OKLAHOMA CITY -- In a tight, unpredictable presidential race, a prominent Oklahoma democrat says voters in the Sooner State are sure to benefit.
"We've been very fortunate this year in Oklahoma," said Joe Dorman, a longtime state representative and former candidate for governor. "We're seeing more television commercials, we're seeing more appearances by candidates. Having a close race like this is good for Oklahomans to have the chance to meet these people up close and in person."
Oklahomans will get another chance Sunday night, when former President Bill Clinton is expected to headline a Get Out the Vote event at Oklahoma City's northeast academy.
Oklahoma is one of a dozen states casting primary votes on Super Tuesday: March 1.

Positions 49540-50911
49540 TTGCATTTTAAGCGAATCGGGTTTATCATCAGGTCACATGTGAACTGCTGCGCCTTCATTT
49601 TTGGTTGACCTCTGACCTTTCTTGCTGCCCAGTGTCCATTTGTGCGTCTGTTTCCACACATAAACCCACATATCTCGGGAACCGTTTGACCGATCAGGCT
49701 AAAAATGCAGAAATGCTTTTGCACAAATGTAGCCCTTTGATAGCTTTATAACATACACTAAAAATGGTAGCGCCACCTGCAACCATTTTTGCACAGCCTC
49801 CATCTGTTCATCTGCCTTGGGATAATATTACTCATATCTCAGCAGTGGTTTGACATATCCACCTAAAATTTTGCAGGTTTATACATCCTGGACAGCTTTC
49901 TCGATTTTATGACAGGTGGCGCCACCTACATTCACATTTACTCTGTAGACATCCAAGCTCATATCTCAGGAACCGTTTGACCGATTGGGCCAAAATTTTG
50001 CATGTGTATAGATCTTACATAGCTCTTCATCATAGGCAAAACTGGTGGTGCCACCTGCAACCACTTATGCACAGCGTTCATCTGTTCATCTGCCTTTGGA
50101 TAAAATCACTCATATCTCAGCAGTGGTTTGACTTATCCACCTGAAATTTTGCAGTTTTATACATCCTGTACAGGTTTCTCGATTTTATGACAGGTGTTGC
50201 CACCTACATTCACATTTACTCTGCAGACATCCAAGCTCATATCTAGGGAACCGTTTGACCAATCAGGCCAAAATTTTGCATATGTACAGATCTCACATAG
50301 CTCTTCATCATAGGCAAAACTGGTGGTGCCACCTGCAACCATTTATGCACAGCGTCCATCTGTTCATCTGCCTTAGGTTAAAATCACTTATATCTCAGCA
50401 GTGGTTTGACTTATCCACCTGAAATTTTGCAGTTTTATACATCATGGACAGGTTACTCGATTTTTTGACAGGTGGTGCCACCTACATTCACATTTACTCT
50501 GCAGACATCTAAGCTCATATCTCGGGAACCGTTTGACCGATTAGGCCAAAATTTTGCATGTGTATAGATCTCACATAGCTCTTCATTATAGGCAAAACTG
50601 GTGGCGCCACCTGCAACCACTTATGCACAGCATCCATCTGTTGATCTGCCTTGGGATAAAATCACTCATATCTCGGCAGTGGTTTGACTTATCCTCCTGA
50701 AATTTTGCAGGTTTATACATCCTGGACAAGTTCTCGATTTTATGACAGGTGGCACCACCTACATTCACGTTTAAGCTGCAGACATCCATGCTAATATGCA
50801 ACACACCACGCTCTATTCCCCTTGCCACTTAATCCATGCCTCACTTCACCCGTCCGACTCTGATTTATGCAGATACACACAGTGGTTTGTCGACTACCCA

"Well certainly the Clinton campaign has rolled out the big guns with Bill Clinton campaigning out for Hillary," said Dorman. "It certainly does make a difference for individuals to visit and be seen in person. When the candidates are here in the state, having the chance to look people in the eye and give that speech at a rally, it certainly resonates with voters."
Clinton is in the midst of a tight race with Vermont Sen. Bernie Sanders. Polls show her leading in Oklahoma, though Sanders has gained ground.
And though a Democrat hasn't won Oklahoma in a general election since 1964, Dorman says anything can happen in what has been something of a wild primary season.
"With different dynamics in an election, it certainly makes the case for candidates not to overlook any state," he said. "The candidates want to do well early on in the primaries so they have momentum going into the elections following Super Tuesday. So a showing in Oklahoma will resonate in other states and certainly lend credibility down the road for the candidate to be the nominee."
For the first time, Democrats have opened their primary to independent voters.